We have a great group of people on here - just curious how long some of you have been working in the industry! :)
over 30 years (eek!)
Since 1986 - too long. LOL I did take a 2 year break though.
I do not remember the exact dates the laws were passed for things like direct deposit, 401(k), and Section 125, but I remember my employer implementing all of them in the 1980s and we were a fairly early implementer. Before my time, but if we were talking 1960 or so, we are talking largely cash only, no checks. I actually did temp work at a cash only place in the 1970s. Payroll issued a slip and the employee would take it to a different floor to cash it, Anyone who did ADP way back when might remember a "cash page" spelling out exactly how much currency you needed.
I remember visiting my mom at work and watching a payroll run using punch cards... "computer" had its own floor in the building, and my first experience with air conditioning.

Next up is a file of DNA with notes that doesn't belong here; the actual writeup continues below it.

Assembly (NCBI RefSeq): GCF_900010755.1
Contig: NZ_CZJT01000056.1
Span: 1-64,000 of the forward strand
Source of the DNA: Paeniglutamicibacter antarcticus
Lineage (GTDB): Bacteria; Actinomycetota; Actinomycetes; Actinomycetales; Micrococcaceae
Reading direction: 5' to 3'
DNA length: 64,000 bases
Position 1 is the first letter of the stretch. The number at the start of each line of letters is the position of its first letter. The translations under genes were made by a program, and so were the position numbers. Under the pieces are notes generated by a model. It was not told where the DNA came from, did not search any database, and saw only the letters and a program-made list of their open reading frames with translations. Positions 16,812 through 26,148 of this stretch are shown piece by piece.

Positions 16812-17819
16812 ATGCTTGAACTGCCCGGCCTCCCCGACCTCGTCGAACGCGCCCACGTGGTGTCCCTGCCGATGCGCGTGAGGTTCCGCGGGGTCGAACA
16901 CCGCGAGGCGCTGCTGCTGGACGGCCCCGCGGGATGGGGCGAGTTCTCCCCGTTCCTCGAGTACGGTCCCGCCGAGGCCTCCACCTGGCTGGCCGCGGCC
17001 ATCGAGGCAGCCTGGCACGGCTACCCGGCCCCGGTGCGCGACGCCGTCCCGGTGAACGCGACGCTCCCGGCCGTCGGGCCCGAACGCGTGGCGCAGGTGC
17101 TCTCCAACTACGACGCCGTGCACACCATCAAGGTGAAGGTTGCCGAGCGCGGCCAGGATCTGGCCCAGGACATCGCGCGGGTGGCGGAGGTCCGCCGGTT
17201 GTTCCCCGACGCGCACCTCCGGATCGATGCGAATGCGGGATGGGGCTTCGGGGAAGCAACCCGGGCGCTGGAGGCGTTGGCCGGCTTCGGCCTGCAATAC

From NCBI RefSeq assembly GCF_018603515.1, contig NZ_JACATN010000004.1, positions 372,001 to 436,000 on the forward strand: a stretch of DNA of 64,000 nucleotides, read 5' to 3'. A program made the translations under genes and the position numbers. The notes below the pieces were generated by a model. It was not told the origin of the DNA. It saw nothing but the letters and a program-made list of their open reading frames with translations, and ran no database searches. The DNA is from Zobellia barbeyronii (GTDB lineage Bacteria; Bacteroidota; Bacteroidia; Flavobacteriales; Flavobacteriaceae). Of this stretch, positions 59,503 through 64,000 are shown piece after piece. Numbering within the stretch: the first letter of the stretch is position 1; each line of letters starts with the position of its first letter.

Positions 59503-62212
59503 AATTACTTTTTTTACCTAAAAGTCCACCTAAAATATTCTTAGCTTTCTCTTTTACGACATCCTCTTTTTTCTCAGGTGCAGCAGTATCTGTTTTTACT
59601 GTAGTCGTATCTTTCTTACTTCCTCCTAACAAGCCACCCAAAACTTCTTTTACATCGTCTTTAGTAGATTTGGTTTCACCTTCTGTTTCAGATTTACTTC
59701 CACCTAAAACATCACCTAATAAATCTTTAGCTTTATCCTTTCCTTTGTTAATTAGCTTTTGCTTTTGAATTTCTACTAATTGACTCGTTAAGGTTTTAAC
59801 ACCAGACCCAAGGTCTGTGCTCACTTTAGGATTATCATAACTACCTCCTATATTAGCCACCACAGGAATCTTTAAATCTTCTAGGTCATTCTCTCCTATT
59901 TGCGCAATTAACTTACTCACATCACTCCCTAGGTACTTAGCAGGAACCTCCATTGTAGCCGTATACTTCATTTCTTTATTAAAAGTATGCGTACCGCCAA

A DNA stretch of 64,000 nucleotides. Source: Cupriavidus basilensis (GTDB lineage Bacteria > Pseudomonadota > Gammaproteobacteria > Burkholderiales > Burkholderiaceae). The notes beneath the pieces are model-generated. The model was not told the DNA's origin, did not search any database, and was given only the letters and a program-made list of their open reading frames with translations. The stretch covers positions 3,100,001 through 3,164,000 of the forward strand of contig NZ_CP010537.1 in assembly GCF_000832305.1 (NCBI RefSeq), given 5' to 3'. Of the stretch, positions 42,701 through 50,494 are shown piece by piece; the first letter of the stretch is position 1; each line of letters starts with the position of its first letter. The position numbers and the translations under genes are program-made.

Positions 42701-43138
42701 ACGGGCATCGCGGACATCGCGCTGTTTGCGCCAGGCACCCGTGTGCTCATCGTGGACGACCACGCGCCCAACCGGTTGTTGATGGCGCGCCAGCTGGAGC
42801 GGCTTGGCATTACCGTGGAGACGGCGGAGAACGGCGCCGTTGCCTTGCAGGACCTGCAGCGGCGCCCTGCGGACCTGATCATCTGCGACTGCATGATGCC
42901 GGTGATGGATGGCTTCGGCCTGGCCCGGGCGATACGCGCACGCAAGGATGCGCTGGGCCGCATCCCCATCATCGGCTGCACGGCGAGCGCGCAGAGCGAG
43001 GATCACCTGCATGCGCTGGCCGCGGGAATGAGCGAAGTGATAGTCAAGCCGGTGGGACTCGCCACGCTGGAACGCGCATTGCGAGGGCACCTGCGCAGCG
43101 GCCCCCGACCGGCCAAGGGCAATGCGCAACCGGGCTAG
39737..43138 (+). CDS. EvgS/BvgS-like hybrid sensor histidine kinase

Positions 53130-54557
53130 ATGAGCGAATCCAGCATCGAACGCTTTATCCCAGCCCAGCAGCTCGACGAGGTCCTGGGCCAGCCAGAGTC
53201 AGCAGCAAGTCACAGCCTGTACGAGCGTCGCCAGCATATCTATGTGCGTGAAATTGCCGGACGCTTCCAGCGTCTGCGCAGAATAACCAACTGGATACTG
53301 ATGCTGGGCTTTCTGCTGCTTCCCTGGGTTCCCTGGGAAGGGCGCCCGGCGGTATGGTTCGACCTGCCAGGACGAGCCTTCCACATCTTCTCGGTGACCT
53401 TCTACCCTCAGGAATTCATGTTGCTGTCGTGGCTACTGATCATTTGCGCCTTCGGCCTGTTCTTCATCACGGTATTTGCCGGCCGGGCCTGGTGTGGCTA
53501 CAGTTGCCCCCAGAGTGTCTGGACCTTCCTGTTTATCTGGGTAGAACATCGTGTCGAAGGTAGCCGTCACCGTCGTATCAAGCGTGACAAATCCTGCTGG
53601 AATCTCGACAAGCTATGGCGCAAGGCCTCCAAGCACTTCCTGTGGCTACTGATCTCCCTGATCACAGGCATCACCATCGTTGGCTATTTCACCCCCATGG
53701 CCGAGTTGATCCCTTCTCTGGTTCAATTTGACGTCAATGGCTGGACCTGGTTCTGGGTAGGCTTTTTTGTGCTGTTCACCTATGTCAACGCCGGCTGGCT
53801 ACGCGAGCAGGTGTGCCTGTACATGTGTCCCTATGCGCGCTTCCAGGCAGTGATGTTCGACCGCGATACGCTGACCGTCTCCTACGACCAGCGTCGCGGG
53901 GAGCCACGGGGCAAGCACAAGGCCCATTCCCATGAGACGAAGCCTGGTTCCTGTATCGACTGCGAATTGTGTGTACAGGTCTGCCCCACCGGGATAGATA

I have done accounting on punch cards. And used adding machines with cranks. And can remember when copies were wet and had to be hung up on cloth lines to dry out. And if you hit one with a lit cigarette, the whole line would go up.
When I started working at a service provider in 1988 we only had a handful of clients that had pretax insurance deductions, direct deposit was sent to the banks on big tape reels, I don;t remember any with a 401k. Within a few years everyone had section 125 plans, 401ks, direct deposit was done electronically. It's amazing how quickly things changed and how complicated payroll got. I still have older relatives (and some young ones) that think all we do is take the hours x the rate and print checks. I wish it was that easy. :-)
Look at it this way. My last two jobs, I was hired because the preceding person thought it was exactly that easy. Until IRS or someone audited and the real world intervened
Thank of IRC and DOL regulations as sort of a full employment act for payroll professionals..
Over 20 years for me. I remember when we went to laser check stock and how much more efficient our processing became as a result (used to pre-printed stock on a form fed line printer).
I started working in payroll in 1984
I feel like such a newbie, my first payroll position started in 2001.
Get the Payroll Source Book from the American Payroll Association, read it, pass the CPP exam, then you are officially "not a newbie".